Frontline Healthcare Workers Receive Help with Wills and End-of-Life Plans

By: Yasmin Ranade

May 14, 2020

After Canada’s frontline healthcare workers were encouraged to create their wills and end-of-life plans as the pandemic was confirmed, Canadian tech company  Willful stepped up to offer 1,000 free online wills and Power of Attorney documents.

Within a week, Willful gifted 1,120 free wills. The number of free wills donated has now reached 2,000, and Willful plans to continue to offer their service for free to all frontline healthcare workers until the end of this month.

While end-of-life and estate planning is an uncomfortable subject, particularly during a pandemic, it is one that is top of mind for Canadians right now. In April, Willful saw a 620% uptick in demand for wills during COVID-19.

How does the Willful service work?

“Think of Willful like the TurboTax for estate planning,” began Erin Bury, Willful CEO. “TurboTax guides you through a series of simple questions about your taxes and does the heavy lifting to fill out your complicated tax forms – Willful does the same but for your will and Power of Attorney documents.”

Bury explained that Willful clients, “are guided through a series of plain-language questions about the key roles in their will – selecting their executor, guardians for any minor children or pets, and beneficiaries – and we pull their answers into customized PDF documents they can print and sign, which is required by law in Canada.” Bury added, “The will and Power of Attorney content was drafted by our legal advisors, who are practicing estate lawyers in each of our active provinces, so the documents are up-to-date with provincial legislation.”

“While this process is fully online, unfortunately Canadian law doesn’t support digital signing or storing of wills so there’s still a bit of an offline process to get these documents executed,” remarked Bury.

What is required in terms of making a will legally binding?

Erin Bury

“In Canada, the limitations that exist in wills and estates are not due to technology, they’re due to limitations in the law,” remarked Bury. “Right now it’s not legal anywhere in Canada to sign, witness, or store a will or Power of Attorney documents online. That means that each Willful customer has to print their documents, sign them in the presence of two witnesses who do not benefit from their will, and store them offline.”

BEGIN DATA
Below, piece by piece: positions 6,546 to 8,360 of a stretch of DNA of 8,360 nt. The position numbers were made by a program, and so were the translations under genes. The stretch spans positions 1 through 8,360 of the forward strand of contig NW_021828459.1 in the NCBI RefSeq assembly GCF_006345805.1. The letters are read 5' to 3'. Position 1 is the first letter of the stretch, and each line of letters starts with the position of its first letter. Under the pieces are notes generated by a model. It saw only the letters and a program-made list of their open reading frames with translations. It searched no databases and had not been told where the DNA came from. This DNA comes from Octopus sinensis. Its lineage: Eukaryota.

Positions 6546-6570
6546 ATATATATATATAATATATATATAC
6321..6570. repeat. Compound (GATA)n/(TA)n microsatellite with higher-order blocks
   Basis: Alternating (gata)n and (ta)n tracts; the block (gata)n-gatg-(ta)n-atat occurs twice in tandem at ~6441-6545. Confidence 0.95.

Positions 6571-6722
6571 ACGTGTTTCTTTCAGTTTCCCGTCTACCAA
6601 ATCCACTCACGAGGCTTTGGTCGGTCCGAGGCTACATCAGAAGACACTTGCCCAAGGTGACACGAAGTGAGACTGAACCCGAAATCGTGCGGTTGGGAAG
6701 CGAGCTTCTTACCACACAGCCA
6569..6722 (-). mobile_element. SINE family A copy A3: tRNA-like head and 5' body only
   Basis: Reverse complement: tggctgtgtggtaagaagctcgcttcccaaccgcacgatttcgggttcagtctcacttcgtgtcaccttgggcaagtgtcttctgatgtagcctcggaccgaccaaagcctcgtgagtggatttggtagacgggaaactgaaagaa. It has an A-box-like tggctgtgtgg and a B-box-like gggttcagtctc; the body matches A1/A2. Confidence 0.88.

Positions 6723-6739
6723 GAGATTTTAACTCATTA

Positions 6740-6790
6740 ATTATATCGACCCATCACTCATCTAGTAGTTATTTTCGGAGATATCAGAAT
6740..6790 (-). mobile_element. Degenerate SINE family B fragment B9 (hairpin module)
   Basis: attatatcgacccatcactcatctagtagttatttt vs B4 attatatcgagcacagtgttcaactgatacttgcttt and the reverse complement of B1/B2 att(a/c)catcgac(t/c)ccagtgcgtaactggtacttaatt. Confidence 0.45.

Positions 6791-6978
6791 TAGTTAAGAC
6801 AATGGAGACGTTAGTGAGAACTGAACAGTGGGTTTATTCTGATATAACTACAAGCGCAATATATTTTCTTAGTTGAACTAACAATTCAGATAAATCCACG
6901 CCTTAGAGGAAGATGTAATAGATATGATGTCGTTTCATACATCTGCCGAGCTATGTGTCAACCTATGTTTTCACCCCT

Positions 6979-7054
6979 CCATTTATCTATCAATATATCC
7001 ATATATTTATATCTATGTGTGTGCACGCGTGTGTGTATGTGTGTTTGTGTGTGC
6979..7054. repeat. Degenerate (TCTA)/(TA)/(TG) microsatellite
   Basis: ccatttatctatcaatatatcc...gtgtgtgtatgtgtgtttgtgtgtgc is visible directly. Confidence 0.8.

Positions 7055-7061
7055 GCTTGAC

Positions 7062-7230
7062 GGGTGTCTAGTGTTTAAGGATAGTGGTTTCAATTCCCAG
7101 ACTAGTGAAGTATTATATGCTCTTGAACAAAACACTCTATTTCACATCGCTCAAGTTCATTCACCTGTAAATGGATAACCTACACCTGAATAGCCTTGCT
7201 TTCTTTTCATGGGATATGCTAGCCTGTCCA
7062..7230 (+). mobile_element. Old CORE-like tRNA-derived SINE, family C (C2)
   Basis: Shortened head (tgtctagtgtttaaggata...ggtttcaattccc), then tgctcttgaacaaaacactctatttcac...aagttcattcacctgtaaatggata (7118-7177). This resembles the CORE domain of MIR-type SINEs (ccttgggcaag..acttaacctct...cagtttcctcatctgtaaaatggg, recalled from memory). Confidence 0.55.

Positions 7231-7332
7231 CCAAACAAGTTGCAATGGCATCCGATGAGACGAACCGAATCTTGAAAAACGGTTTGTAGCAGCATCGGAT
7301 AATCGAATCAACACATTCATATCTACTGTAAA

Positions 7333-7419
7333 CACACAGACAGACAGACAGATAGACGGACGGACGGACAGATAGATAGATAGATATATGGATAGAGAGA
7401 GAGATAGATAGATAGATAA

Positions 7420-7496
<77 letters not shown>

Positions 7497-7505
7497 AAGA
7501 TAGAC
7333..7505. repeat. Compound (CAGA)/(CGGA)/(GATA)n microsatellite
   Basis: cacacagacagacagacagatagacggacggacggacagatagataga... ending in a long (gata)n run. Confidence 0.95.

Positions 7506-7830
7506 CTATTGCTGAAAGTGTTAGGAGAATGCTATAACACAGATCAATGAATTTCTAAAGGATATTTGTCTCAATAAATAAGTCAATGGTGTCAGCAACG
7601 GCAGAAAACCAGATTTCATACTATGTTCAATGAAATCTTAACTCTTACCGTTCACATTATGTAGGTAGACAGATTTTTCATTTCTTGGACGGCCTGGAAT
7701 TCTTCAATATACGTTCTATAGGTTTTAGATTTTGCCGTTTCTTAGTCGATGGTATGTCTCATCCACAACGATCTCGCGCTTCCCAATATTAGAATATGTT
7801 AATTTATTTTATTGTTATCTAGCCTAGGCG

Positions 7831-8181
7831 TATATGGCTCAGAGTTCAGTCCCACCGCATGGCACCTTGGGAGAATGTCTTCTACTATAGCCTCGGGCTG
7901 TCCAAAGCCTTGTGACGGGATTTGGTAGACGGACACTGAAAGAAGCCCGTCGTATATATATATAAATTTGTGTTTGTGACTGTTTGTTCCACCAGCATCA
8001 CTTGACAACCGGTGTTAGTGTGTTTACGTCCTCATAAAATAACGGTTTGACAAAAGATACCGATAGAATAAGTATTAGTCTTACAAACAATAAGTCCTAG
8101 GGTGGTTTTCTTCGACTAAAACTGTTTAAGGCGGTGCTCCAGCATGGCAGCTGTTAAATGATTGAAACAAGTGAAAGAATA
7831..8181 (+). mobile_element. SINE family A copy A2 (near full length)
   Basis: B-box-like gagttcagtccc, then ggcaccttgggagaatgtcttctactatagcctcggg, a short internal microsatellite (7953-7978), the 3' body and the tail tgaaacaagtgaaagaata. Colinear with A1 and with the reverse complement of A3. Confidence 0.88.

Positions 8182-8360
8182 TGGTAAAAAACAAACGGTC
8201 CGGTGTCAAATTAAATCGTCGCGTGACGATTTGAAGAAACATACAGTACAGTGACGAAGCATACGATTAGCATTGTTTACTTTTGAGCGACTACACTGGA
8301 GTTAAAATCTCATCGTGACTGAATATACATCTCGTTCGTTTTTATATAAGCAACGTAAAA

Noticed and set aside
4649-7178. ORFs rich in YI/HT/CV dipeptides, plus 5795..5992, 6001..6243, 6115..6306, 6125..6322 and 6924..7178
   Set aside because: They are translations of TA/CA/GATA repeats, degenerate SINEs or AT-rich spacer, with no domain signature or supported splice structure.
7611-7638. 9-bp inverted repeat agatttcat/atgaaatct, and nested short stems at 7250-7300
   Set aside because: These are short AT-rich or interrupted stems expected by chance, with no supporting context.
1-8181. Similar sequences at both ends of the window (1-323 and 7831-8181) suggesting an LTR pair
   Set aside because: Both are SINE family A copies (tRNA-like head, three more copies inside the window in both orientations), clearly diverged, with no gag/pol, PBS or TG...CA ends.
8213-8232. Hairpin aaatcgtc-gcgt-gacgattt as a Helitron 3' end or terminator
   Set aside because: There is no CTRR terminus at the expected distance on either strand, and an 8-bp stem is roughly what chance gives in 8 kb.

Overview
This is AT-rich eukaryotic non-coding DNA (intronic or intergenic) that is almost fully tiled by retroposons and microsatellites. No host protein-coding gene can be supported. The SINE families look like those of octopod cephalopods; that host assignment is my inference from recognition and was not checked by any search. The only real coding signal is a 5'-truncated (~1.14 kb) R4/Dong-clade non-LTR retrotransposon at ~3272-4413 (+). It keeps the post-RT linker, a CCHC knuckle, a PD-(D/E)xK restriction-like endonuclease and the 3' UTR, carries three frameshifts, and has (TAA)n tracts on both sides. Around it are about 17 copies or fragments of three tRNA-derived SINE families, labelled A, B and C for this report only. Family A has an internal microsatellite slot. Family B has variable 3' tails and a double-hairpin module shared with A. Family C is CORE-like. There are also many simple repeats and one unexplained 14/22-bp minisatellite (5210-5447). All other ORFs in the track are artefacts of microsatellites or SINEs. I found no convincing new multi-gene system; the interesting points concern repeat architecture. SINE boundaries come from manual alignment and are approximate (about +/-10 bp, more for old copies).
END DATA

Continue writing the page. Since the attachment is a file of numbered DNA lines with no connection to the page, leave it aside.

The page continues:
Bury also explained, “COVID-19 has prompted legal change though, knowing that it’s difficult or impossible to fulfill these requirements while social distancing or quarantining. In April 2020 Ontario issued an emergency order allowing for virtual witnessing of wills,  and while this is a step forward, allowing people to have a Zoom call with their witnesses instead of being in the same room, those witnesses are still required to sign a paper copy of the will and mail it back to the testator (the person making the will). Also, this is only in effect until Ontario’s state of emergency is lifted.”

To compare, American law is different. Bury stated, “The U.S. is actually quite a bit ahead of Canada when it comes to adopting technology to make the process of creating and storing a will easier. This New York Times article outlines the efforts of the Uniform Law Commission, an organization that drafted an Electronic Wills Act that has been adopted by states including Nevada. Hopefully, COVID has highlighted the need for Canada to follow in their footsteps and allow for digital signing and storing of wills and POA documents.”

If you would like to know more about what Canadians need to put together to complete their will from home, while practicing physical distancing, see Willful.

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Related:  Estate Planning and the Digital Age

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